Dr. Dre has opened up about his recent health struggles and what he learned from being in “the worst pain [he] ever felt.”

During an interview with James Corden on SiriusXM’s This Life of Mine that went live on Thursday (March 14), the N.W.A veteran reflected on negotiating a brain aneurysm back in 2021.

It definitely makes you appreciate being alive, that’s for sure. It’s something you can’t control, it just happens. During those two weeks, I had three strokes,” he said before admitting that he didn’t act on the symptoms with urgency at first.

He continued: “I got up and went about my day, and I thought I could lay down and take a nap. My son and a female friend were like, ‘No, we need to take you to the hospital.’ Next thing you know, I’m blacking out, I’m in and out of consciousness and I end up in the ICU.

I was there for two weeks. I’m hearing doctors come in [and saying] ‘You don’t know how lucky you are.’ I asked questions about what I could’ve done to prevent this, no one could give me an answer.”

Back in 2022, the Los Angeles legend talked about his condition and revealed that doctors thought he was going to die due to the aneurysm.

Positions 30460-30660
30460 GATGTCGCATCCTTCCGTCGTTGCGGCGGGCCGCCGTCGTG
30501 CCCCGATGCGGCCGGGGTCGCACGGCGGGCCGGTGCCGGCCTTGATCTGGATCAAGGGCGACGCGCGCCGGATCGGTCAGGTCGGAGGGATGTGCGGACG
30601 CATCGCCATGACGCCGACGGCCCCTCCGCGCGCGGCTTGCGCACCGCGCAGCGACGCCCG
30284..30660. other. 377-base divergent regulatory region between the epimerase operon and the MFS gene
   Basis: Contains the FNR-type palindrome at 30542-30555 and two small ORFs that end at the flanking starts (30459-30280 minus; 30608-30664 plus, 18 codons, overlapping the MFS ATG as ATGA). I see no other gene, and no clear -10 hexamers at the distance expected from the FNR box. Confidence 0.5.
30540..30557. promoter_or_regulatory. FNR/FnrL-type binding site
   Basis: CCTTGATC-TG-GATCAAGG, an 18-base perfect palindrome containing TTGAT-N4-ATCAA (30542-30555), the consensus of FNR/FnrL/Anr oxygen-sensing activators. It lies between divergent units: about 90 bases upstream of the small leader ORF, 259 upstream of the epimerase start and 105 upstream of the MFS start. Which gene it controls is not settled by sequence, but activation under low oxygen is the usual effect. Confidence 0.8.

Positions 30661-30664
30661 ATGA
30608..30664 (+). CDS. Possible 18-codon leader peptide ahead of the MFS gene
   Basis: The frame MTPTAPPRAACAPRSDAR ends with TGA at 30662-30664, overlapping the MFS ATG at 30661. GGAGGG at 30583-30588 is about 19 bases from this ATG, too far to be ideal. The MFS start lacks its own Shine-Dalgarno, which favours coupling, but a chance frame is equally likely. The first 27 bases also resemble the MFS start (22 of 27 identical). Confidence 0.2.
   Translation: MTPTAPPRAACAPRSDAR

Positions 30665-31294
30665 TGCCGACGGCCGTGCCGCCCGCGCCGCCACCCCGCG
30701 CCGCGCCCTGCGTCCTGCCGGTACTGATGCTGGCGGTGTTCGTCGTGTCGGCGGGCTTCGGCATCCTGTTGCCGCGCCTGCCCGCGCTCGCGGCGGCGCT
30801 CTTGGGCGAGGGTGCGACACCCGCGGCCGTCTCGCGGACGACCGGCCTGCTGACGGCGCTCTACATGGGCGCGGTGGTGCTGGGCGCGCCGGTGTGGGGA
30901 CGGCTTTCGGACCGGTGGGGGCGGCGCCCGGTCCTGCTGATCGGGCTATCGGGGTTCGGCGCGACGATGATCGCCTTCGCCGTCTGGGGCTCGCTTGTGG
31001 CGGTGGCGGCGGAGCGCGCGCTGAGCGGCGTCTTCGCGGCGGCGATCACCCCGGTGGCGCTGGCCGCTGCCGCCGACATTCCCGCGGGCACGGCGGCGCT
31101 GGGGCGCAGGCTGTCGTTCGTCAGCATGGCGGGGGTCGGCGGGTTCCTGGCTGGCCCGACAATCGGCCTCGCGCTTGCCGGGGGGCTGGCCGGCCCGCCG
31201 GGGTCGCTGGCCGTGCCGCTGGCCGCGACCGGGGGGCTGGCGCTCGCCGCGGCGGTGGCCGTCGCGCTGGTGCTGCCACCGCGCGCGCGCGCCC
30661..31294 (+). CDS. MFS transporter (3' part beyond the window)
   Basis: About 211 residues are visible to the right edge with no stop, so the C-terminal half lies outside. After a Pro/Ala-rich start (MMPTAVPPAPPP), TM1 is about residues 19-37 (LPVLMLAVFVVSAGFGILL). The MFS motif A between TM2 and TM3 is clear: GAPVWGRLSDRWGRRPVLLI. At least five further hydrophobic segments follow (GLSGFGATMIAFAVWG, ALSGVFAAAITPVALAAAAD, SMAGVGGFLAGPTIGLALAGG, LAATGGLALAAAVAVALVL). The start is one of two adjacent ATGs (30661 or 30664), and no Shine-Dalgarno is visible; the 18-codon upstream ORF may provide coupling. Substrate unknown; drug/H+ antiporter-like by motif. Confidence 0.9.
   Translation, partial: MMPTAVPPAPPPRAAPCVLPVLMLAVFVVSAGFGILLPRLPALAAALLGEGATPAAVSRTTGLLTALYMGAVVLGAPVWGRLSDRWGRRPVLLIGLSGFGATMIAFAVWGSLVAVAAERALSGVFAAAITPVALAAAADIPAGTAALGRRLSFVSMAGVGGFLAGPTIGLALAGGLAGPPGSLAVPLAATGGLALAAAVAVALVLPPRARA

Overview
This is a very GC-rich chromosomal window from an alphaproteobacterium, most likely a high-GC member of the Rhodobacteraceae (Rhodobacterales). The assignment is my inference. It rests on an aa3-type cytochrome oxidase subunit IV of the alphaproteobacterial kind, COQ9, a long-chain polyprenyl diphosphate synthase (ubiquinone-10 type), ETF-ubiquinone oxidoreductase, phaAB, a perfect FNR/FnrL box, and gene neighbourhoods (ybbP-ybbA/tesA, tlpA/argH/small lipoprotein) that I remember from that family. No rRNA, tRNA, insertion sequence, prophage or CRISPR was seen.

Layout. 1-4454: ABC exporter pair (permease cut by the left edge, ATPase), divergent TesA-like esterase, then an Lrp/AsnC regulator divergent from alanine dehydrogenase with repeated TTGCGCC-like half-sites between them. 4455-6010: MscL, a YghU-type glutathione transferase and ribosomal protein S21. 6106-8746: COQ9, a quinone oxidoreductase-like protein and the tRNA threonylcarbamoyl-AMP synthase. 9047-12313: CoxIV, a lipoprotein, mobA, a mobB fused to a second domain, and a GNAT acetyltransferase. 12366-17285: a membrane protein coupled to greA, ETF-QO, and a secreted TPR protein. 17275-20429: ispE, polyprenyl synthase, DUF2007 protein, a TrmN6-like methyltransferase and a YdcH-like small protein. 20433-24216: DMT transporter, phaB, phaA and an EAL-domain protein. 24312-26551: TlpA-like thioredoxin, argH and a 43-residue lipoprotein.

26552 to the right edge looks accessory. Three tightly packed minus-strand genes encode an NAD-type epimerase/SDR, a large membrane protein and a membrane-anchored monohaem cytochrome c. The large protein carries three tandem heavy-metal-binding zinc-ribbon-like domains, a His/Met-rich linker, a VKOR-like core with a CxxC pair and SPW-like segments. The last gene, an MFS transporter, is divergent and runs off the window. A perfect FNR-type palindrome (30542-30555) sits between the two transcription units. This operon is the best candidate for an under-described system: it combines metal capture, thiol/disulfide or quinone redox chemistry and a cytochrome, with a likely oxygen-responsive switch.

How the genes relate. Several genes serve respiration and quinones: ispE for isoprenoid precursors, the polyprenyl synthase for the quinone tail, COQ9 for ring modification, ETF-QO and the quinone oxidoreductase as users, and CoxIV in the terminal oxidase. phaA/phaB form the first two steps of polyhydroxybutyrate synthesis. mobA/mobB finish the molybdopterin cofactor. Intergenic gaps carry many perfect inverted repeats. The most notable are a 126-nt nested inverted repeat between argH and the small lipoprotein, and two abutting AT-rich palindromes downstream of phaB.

Speaking to fitness entrepreneur Dolvett Quince on his Workout the Doubt podcast, the Hip Hop mogul explained how medical professionals invited his loved ones to the hospital to say their goodbyes after fearing he’d lose his life.

“I’m at Cedars Sinai hospital and they weren’t allowing anybody to come up, meaning visitors or family or anything like that, because of COVID, but they allowed my family to come in,” he began. “I found out later, they called them up so they could say their last goodbyes because they thought I was outta here.”

He added: “I didn’t know it was that serious, you know? Seeing my mom and my sister and everybody coming in the room. Nobody told me, I had no idea. That was crazy.”

He then described how doctors had to wake him up every hour to make sure his brain was functioning properly.

So I’m in the ICU for two weeks,” he explained. “Because of what was going on in my brain, they had to wake me up every hour on the hour for two weeks to do these tests. Basically looking like sobriety tests, like touch your nose, rub your heel on your calf and all that shit.

“So every hour for two weeks, I had to wake up and do that. [I was] tired. As soon as they’d leave I would try to go to sleep because I knew they’d be coming back in the next hour.”

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